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June 27, 2009
Lexington Avenue Journal
A Shopping District That Takes You Back in Time

New York Times

Photographs by Richard Perry/The New York Times

Lexington Avenue on the Upper East Side is a place where you can get your shoes resoled, your hair cut and your clothes dry-cleaned by someone who remembers your name and face and sometimes even your birthday.

There are three independent bookshops, four shoe-repair shops and three barbershops — one, York, has been there since 1928 and has the hand-clippers and shaving mugs to prove it. Then there are the retail rarities, like a custom bootmaker who charges $2,000 for basic men’s shoes, or more for a pair in alligator or hippopotamus.

“It feels Old World — with small spaces that are human size,” said Kirk Gerchberg, manager of Henry Miller Opticians, an eyeglasses shop older than the eyes of Doctor T. J. Eckleburg in “The Great Gatsby.” “All these places have a personality. Walk in and there’s some flavor. It may be to your liking or not, but there’s a flavor. In big spaces, it’s plain vanilla.”

The store’s customers, he said, are well educated and “want to speak with someone who’s knowledgeable and will help them.”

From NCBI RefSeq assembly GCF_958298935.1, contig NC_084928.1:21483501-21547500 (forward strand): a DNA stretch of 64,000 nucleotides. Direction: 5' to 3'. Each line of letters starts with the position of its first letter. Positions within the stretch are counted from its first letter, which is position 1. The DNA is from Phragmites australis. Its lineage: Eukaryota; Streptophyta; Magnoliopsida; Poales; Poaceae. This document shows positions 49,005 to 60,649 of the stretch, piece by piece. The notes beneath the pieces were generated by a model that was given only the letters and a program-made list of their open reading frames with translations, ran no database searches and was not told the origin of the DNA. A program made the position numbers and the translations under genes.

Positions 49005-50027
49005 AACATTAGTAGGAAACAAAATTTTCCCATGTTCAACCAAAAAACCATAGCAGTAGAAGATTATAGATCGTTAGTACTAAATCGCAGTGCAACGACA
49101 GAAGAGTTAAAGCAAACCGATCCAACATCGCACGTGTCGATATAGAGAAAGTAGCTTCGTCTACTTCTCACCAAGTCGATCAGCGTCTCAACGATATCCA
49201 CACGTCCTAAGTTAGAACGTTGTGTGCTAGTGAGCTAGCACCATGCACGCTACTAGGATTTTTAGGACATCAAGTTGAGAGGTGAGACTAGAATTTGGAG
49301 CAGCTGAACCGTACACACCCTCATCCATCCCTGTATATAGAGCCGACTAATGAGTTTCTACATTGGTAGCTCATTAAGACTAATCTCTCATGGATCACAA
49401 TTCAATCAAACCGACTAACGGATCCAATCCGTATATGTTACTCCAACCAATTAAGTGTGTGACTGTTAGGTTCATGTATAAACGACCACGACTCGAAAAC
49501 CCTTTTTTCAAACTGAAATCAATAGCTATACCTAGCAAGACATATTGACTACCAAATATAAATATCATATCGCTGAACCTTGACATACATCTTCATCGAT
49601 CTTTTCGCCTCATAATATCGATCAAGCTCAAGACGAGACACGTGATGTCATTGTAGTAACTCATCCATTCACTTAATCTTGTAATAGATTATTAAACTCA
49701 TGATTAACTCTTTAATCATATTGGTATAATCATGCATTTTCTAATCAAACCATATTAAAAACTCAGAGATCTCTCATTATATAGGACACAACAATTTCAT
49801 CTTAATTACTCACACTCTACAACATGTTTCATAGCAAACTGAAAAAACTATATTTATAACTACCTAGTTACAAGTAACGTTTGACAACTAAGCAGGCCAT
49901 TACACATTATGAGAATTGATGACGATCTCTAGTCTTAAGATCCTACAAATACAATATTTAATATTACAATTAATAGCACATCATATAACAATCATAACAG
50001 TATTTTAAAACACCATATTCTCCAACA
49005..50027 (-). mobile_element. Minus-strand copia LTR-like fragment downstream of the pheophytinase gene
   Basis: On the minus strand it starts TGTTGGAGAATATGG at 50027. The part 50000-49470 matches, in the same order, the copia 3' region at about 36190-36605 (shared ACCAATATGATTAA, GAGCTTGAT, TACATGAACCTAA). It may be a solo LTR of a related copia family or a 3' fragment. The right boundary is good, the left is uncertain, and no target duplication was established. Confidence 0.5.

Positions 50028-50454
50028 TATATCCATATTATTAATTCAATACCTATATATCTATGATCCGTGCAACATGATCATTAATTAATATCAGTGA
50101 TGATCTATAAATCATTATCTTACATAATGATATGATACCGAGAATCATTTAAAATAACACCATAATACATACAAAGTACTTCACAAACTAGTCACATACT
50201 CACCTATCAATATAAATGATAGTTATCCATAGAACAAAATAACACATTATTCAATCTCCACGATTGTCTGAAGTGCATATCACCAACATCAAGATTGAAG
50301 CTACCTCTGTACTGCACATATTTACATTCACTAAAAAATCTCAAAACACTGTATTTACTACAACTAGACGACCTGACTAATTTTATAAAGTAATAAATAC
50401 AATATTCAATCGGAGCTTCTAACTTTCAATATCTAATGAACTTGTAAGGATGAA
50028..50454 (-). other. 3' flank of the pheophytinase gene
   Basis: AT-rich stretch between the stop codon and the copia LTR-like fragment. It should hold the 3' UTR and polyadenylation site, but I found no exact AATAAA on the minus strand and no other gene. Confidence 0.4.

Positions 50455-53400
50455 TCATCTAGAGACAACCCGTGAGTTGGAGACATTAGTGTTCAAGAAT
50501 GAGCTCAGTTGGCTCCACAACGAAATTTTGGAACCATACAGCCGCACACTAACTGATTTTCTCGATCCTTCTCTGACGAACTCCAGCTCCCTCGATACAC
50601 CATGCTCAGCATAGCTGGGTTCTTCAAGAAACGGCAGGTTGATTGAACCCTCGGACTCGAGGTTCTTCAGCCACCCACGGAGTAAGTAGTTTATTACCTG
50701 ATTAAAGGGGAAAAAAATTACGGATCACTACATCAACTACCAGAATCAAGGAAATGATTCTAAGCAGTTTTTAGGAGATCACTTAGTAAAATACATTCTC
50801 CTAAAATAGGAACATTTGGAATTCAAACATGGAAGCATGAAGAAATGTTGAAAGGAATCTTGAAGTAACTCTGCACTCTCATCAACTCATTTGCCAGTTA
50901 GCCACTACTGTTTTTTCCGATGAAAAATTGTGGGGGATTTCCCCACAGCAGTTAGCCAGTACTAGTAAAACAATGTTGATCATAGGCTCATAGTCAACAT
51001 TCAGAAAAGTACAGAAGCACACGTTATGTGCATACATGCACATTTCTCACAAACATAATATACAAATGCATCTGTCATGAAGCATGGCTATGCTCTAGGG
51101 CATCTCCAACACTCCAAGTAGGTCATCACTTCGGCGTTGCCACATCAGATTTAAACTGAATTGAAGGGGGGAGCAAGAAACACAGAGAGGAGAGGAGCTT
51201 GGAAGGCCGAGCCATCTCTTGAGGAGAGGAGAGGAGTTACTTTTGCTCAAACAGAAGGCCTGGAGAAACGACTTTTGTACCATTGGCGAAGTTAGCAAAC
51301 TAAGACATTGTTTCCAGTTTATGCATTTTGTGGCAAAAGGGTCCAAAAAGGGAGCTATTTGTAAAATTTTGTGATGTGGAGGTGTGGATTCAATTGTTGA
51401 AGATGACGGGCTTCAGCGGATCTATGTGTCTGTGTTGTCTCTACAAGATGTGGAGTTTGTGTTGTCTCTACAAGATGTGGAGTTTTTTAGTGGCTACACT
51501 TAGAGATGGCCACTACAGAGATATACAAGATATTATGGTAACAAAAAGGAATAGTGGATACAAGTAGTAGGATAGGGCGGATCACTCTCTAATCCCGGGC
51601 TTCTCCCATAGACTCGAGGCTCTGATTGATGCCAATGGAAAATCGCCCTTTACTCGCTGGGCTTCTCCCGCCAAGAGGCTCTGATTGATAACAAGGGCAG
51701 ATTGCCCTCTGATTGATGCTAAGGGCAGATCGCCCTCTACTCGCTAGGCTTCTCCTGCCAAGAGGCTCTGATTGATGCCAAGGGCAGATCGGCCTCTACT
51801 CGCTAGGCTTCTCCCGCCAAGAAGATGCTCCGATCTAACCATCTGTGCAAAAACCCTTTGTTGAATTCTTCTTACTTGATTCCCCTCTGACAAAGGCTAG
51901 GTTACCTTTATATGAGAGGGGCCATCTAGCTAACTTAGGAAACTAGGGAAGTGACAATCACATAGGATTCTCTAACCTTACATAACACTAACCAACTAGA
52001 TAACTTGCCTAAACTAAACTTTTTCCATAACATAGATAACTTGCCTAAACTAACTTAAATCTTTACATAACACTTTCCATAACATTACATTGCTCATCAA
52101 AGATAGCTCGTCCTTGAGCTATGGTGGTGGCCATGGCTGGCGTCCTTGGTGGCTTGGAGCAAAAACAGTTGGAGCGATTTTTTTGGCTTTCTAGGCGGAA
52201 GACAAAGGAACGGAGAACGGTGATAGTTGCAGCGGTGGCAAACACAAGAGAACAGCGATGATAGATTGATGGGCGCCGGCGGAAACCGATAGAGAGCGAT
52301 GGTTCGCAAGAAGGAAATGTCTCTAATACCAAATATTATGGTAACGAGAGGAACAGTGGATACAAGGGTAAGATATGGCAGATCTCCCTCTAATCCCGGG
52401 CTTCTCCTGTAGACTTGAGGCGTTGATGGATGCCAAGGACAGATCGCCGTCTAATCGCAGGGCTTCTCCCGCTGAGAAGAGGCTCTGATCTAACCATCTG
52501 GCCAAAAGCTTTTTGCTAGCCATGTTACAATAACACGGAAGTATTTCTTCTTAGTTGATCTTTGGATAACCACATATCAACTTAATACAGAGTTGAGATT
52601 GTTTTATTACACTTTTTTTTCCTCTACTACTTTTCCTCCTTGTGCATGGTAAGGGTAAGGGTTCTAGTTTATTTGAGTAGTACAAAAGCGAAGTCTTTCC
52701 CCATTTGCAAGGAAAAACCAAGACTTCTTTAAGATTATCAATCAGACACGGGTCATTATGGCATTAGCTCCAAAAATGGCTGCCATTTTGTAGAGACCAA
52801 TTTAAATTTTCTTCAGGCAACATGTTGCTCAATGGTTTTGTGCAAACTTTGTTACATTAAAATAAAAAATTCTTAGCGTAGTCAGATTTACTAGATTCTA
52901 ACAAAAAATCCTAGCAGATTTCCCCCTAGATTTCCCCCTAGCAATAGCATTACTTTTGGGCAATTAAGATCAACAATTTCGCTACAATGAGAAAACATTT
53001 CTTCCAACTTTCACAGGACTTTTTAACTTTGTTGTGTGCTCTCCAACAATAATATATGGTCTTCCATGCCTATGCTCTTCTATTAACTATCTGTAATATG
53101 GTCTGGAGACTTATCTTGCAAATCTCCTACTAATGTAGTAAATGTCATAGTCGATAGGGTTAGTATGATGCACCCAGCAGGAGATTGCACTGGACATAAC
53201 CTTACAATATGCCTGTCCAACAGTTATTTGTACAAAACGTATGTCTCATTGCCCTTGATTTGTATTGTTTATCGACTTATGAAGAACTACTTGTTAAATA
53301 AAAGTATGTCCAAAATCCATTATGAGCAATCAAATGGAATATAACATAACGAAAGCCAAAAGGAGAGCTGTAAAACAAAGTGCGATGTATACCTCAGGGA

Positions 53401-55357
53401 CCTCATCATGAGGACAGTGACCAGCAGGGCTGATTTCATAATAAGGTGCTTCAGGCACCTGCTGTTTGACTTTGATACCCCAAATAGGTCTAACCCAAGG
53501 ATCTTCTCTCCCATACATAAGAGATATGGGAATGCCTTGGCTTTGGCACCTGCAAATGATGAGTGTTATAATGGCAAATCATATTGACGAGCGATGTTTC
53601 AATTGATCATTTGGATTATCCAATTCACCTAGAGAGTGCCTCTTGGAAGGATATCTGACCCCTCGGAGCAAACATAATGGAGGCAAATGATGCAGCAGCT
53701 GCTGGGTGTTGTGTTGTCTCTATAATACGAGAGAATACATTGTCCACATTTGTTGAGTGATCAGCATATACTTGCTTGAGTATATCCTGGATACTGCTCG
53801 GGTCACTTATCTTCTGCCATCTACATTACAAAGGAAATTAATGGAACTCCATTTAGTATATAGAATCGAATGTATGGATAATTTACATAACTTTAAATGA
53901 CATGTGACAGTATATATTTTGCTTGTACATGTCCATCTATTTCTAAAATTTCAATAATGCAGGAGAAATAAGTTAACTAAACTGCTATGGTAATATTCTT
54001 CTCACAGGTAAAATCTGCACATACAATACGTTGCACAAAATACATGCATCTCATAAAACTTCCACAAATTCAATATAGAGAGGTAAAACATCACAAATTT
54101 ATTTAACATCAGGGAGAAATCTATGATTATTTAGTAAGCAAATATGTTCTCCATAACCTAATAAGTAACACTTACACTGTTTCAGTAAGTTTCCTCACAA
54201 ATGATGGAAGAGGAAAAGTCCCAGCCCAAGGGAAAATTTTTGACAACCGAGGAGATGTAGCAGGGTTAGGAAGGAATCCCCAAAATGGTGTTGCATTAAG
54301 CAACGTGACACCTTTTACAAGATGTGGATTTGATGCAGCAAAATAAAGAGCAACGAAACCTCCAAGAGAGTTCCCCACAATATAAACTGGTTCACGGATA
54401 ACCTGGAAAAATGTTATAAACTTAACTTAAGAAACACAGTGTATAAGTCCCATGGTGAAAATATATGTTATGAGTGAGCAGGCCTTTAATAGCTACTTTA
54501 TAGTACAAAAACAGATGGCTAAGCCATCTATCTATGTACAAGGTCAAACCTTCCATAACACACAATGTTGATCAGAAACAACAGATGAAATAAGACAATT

Between 61st and 62nd Streets is Lexington Hardware, a store established in 1929 whose narrow, teeming aisles would not feel out of place in proletarian precincts of the Bronx. Its owner, Cliff Kahn, 37, is the great-grandson of the store’s Russian immigrant founder.

“I personally have been here 15 years, and very few things have come and gone on the block, and the customers are pretty much the same,” he said. “Service is a big thing. People come in with a list, and you go and get it for them instead of their going to Aisle 17.”

Such service, the shopkeepers say, stirs a loyalty that keeps customers coming back, good times and bad, rather than seeking out a supermarket or a Home Depot.

There are theories galore about how the avenue, despite citywide pressures to build tall and boxy, has retained its intimate mom-and-pop scale and grace while other commercial avenues along the Upper East Side have been transformed: Madison Avenue below 72nd Street has turned into a mall-like stretch of international designers, while Second and Third Avenues are increasingly flanked by glass high-rises whose ground floors house restaurants, bars and more than a few national retailers.

Deconstructing Lexington, city officials cite the preponderance of brownstones and stout but short apartment buildings with small commercial spaces; the avenue’s narrowness; the flinty loyalty of customers; the relative affordability of rents. Others point out that Lexington, by default, has long been the neighborhood shopping street for the affluent and generally older residents of the side streets and residential avenues, like Fifth and Park.

Mr. Gerchberg, the manager of Henry Miller Opticians, points out that unlike Second and Third Avenues, Lexington never had an elevated subway line. When those were torn down, those avenues became ripe for high-rise development.

“What’s kept Lexington Avenue like it is is that the buildings haven’t changed that much,” Mr. Gerchberg said. “The buildings are not that new and not that tall.”